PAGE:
An Introduction to SRS Programs

A very important aspect of my studying is utilizing SRS programs. So what is an SRS? SRS stands for Spaced Repeition System and a lot has been said on the topic. Here are a few great pages to start with (many with much, much better advice than what I have to offer):

>Khatz of All Japanese All The Time (AJATT) has a ridiculous wealth of information, but here is his page on SRS programs, with this description:

“Generally speaking, it’s a piece of electronic flashcard-like software that helps you to long-term-memorize large quantities of information by effectively working on only a small subset of the information each day, using spaced repetitions.”

A site suggested through Khatz has some great information about the classification of different SRS programs, as well as a description of the system as well. This is definitely worth reading if you’re torn on what SRS to use. I definitely suggest you take the time to read it, that is why I made that link ridiculously long.

Before I continue, I strongly suggest reading those blogs as much as you can, they are very helpful and will provide much more information than I could ever hope to here.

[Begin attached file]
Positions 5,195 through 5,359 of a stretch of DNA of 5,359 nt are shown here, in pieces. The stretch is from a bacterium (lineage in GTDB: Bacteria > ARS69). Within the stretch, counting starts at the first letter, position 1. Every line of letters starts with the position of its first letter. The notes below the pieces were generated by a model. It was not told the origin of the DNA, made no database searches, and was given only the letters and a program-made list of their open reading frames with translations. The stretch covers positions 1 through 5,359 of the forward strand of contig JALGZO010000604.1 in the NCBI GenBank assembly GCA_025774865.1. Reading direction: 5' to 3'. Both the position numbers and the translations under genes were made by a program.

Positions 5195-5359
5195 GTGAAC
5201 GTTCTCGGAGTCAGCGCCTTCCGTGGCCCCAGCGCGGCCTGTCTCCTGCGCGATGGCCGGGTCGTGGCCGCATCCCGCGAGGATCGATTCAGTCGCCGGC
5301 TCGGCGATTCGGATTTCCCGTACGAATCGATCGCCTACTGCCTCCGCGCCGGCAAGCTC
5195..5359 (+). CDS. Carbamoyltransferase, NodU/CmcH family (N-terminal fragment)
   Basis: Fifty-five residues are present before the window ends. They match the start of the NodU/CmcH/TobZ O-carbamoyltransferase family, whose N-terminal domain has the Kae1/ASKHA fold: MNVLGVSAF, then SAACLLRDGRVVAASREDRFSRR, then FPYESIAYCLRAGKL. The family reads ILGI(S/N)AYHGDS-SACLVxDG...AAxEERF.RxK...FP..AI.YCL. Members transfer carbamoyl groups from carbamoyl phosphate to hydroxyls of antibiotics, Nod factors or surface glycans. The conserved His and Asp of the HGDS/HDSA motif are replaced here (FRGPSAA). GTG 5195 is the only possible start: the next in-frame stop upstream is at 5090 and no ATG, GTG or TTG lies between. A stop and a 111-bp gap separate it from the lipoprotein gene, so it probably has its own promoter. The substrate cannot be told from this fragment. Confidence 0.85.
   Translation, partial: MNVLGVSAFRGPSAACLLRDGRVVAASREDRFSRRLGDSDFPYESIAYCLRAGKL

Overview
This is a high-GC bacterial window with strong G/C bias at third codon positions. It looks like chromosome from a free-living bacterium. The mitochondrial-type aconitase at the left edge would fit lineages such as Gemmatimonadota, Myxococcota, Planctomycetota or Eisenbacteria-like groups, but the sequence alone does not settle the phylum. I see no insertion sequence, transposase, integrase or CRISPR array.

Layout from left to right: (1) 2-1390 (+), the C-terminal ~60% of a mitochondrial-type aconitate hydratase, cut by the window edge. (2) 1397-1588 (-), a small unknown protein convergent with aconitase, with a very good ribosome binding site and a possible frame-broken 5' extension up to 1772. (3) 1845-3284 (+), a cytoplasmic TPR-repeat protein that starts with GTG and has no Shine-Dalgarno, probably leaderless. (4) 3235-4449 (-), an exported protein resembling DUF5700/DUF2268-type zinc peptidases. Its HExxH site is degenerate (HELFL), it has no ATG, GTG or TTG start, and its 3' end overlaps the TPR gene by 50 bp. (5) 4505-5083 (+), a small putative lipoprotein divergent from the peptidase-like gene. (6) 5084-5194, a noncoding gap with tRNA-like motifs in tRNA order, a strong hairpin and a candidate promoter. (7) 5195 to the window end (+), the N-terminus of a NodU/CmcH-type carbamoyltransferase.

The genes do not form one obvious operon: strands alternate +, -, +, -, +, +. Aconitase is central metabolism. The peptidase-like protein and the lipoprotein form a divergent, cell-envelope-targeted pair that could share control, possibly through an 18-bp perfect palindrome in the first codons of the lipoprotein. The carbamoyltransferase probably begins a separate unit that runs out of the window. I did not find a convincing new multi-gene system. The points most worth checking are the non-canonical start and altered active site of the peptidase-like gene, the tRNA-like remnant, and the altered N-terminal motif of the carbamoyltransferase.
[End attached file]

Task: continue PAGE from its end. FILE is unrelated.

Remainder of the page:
But, back to me.

So what do I do? I use, in total, three different SRS programs. A lot, right? Well, no, actually, I use each one for their particular strengths. The three I use are: Anki (the first one I started with), Mnemosyne and Surusu (an online SRS developed by AJATT’s handsome curator Khatz).

Anki I prefer to use for audio/picture or any rich media content. I feel it is best suited for it and handles it much better.

Mnemosyne is great for basic text cards and can be used on a variety of topics, so not just languages by math, science, etc. It’s also a very “light” program compared to Anki, which was a nice feature for me. It’s also ultra-portable, it can be installed to run off a USB, allowing you to go anywhere.

Surusu is a new one for me. I actually stopped-started with it a few times before really breaking into it. But, now it’s turned into my SRS of choice (other than a weird quirk where I can’t play the audio I inserted, it just tries to download a php page rather than playing the audio, weird). But, I love how this is WEB-BASED, SIMPLE, and CLEAN. It’s no frills—and it’s effective.

Being web-based allows me to do a few things. I can add media anywhere I want. I can review the decks at any time: taking the train on my way to/from work, AT work when I should be doing potentially other very important things, at home, at my friend’s house, through the free-to-download Opera web browser on my Wii (though it doesn’t display all Chinese characters properly..) etc. etc.

I definitely suggest trying them all out, finding out which one works best for you and go for it. Make the SRS work for you, don’t conform yourself to the SRS (that goes for your decks, too. More on that later).

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